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Beloved By: Toni Morrison "Justify The Murder Of Sethe Children"

915 words - 4 pages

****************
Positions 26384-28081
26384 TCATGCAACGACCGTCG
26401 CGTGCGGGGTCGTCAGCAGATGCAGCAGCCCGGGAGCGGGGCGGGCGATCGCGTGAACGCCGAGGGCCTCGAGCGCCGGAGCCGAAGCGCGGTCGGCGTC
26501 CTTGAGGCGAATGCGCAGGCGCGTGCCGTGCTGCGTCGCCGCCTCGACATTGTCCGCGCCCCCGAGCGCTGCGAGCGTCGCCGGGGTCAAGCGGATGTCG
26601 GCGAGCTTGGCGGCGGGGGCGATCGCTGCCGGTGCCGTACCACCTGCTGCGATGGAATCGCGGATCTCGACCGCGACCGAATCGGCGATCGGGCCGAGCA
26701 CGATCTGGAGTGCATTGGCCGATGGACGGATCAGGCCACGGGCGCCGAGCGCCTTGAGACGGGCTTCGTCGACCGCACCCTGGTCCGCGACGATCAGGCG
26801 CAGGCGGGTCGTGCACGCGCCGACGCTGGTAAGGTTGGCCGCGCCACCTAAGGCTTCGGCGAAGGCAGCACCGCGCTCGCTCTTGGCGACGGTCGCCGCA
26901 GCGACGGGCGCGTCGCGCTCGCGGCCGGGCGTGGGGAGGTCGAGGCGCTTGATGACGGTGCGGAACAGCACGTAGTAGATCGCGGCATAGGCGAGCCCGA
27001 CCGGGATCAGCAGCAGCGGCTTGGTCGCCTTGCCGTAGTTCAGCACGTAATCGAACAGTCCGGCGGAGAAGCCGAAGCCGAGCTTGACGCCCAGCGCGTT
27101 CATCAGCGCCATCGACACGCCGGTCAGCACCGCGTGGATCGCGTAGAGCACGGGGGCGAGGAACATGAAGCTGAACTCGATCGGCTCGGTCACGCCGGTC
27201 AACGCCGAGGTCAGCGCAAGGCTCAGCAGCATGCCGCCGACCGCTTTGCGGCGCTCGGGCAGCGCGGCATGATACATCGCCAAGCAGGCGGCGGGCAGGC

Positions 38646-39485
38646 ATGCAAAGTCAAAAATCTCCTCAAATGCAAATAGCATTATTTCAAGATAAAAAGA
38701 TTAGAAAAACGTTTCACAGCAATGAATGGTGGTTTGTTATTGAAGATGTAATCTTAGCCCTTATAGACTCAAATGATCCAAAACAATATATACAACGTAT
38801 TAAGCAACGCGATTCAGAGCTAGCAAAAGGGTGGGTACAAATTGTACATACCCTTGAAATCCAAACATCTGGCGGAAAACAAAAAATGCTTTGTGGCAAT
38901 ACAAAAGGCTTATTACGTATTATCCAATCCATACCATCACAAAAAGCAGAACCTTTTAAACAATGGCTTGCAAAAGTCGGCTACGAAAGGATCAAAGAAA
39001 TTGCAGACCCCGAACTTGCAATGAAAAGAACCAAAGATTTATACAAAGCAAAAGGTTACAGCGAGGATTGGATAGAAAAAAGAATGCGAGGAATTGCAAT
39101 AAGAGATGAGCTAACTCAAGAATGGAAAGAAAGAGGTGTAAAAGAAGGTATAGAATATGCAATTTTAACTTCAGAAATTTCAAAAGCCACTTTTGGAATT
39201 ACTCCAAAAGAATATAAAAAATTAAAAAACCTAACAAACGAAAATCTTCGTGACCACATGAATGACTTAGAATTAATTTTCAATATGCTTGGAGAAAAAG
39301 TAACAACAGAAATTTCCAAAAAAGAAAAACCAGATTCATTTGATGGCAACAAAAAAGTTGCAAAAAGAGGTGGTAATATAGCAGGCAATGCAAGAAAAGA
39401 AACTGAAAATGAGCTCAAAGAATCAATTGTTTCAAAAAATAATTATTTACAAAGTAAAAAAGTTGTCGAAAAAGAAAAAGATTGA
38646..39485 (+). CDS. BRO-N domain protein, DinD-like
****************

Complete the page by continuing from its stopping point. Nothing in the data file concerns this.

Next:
The strength of an ox, Sethe took her children to what she considered to be a better life of freedom and peace of mind. Sure that running to baby Suggs home would bring her a newfound respect for herself, she didn't think of the schoolteacher finding her. Sethe had great love for her children. Her attempt to kill them all was extremely brutal but in some cases hardly but justifiable. The question is whether it was done out of love or a way to free herself? Sethe, is a former slave who I consider to be a exceedingly strong black woman who chooses to kill her baby girl rather than allowing her to be exposed to the physically, and emotionally damaging horrors of a life spent in slavery. There is no other way to see it other than she murdered her child. By killing her child, so dear to her heart, the question arises to us whether Sethe acted out of true love or selfishness. The fact that Sethe's act is irrational can easily be decided upon. A question I ask my self to justify her doing is does Sethe kill her baby girl because she wants to save the baby from slavery or does Sethe end her daughter's life because of a selfish refusal to reenter a life of slavery? By examining the complexities of Sethe's character it can be said that she is a woman who chooses to love her children but not herself. Sethe kills her baby because, in Sethe's mind, her children are the only good and pure part of who she is and must be protected from the cruelty and the "dirtiness" of slavery. In this respect, her act is that of love for her children. The selfishness of Sethe's act lies in her refusal to accept personal responsibility for her baby's death. She continuously says she didn't want them to be born there Sethe's motivation is dichotomous in that she displays her love by mercifully sparing her daughter from a horrific life, yet Sethe refuses to acknowledge that her show of mercy is also murder. Throughout Beloved, Sethe's character consistently displays the duplistic nature of her actions. Not long after Sethe's reunion with Paul D. she describes her reaction to Schoolteacher's arrival: "Oh, no. I wasn't going back there [Sweet Home]. I went to jail instead" using her Children as a way to avoid going back she killed them as her freedom. Sethe's words suggest that she has made a moral stand by her refusal to allow herself and her children to be dragged back into the evil of...

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